In July 1917, Lt. Jerauld Wright joined the gunboat USS Castine, which set sail for Gibraltar on August 5, 1917 for anti-submarine patrol and convoy duty, operating as a unit of the Patrol Force through December 21, 1918.,
Lt. Wright served on USS Dyer, a Wickes-class destroyer, as a watch and division officer from December 1918 to July 1920. Dyer showed the flag in port visits to Gibraltar, La Spezia, Venice, Trieste, Spoleto, Corfu, and Constantinople during a nine-month cruise of the Mediterranean following the signing of the Armistice ending World War I. Following Dyer's return August 1919, Wright supervised her overhaul at the Brooklyn Navy Yard. Lt. Wright also briefly commanded the Paul Jones, a Clemson-class destroyer, which escorted the presidential yacht Mayflower, with President Warren G. Harding on board, from Gardiner's Bay, New York, to the Capes.
In October 1920, Lt. Wright took command of the USS Reid, Clemson-class destroyer anchored in reserve at Naval Station Newport, Rhode Island, for transfer to Charleston, South Carolina. The local destroyer squadron commander, Captain Harry E. Yarnell, gave Wright a 3.5 to 4.0 in his fitness report, noting that "Lieutenant Wright is an excellent officer with a remarkably high sense of duty." Later, in February 1922, Lt. Wright joined the USS Breese, a Wickes-class destroyer slated for decommissioning at the Mare Island Navy Yard, serving as its executive officer.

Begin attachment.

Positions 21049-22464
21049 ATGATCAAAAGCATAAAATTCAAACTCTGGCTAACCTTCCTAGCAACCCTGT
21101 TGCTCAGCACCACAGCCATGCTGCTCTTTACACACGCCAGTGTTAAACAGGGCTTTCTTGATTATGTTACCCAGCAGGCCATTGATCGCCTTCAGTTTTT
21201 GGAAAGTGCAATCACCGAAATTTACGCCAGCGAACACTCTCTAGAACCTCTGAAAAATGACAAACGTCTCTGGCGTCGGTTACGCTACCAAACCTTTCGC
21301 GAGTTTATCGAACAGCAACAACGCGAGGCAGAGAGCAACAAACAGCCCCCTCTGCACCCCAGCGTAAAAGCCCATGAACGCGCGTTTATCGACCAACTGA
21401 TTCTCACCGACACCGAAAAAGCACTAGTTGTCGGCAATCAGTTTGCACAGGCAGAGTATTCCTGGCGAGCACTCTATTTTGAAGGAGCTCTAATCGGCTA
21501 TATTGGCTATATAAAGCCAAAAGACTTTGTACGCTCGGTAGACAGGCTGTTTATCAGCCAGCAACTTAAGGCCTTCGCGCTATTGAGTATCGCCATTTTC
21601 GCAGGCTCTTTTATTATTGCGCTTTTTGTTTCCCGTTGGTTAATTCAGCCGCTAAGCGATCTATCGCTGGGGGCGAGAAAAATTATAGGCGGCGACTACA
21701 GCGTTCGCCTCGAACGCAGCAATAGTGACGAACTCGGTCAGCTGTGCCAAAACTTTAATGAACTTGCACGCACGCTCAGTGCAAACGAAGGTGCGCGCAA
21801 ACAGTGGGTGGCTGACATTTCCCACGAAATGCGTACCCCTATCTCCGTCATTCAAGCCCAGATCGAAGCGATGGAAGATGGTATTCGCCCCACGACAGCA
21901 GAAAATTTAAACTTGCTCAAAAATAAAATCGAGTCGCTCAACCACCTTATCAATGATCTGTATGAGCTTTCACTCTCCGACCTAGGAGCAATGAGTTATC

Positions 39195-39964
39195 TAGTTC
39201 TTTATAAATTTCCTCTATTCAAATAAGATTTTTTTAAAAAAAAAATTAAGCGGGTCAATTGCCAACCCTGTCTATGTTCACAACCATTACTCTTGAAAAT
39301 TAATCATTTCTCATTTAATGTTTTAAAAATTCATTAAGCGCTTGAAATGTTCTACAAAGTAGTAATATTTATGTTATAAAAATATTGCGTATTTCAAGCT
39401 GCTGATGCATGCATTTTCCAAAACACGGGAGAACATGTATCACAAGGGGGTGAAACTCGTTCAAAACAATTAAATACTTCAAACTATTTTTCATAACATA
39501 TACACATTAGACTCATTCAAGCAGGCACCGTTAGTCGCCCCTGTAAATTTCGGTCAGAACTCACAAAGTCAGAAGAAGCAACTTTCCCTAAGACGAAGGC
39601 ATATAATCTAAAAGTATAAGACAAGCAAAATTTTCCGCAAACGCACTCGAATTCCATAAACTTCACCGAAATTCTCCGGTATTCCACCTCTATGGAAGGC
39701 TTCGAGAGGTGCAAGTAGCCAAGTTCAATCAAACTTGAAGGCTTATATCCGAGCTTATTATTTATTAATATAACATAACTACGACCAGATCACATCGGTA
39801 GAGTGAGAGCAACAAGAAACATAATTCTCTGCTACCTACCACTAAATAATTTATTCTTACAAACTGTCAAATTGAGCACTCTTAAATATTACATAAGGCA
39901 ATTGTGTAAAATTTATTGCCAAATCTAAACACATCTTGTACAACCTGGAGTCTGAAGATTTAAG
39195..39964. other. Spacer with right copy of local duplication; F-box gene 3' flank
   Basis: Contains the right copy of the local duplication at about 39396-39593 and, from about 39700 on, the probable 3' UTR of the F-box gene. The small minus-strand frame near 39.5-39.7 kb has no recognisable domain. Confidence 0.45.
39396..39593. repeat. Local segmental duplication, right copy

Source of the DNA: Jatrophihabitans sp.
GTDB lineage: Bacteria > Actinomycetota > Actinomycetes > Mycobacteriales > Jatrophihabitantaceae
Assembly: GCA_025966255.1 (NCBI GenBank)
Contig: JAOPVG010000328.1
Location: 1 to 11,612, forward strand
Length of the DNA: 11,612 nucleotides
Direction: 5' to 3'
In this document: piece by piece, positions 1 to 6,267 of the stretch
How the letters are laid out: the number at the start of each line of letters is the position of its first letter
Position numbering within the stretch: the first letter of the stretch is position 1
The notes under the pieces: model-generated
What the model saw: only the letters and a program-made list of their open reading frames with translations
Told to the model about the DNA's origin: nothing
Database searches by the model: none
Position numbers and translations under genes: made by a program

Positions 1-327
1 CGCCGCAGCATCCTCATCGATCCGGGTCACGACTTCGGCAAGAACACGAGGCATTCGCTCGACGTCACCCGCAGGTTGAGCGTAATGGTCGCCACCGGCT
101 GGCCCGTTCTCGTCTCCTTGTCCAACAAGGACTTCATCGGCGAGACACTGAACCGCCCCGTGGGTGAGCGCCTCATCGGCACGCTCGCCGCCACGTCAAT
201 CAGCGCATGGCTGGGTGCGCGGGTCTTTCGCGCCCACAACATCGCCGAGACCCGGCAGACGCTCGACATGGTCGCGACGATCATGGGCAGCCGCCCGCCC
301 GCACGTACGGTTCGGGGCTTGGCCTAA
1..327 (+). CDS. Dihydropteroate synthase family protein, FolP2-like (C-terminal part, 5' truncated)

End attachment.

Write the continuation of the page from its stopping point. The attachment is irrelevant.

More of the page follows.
In June 1922, Lt. Wright joined the USS John D. Ford, a Clemson-class destroyer, as its executive officer, with additional duties as fire control officer and navigator. John D. Ford set sail from the Philadelphia Navy Yard with its sister ships of Squadron 15, Division 3, for the U.S. Asiatic Fleet. The John D. Ford operated throughout the Far East, including the China Sea, the Sea of Japan, and the Philippines, showing the flag and training with other destroyers in the fleet. The commanding officer of the John D. Ford, Lieutenant Commander C.A. Pownall, noted Wright's performance as follows:
In July 1926, Lt. Wright joined the USS Maryland, a Colorado-class battleship as the principal assistant of the ship's Gunnery Division. In November 1928, the Maryland took President-elect Herbert Hoover on the outbound leg of his goodwill tour of Latin America. Wright also further his hands-on education of gunnery and ordnance while serving as a instructor at the Gunnery School on the battleship Colorado. In this last assignment, Wright earned the praise of the school's commanding officer, Captain W. C. Watts, who noted:
Commander Wright joined the USS Salt Lake City, a Pensacola-class cruiser attached to the Scouting Force, as its first lieutenant in August 1931 and later became the ship's gunnery officer from June 1932 to June 1934. The Salt Lake City participated in naval exercises in the Atlantic and Pacific, underwent a major overhaul and participated in the 1934 Naval Review.
Wright's first sea command was the USS Blue, a Bagley-class destroyer, with Wright serving as its first commanding officer from July 1937 to May 1939. The Blue completed its shakedown cruise, transitted the Panama Canal, and joined the Destroyer Division 7 (DesRon 7) as its flagship, becoming a unit of the Battle Force based at the San Diego Naval Base, California. The Blue participated in Fleet Problem XX exercises staged in the Caribbean Sea. Commander W. D. Delaney, ComDesRon 7, praised Wright in his fitness report: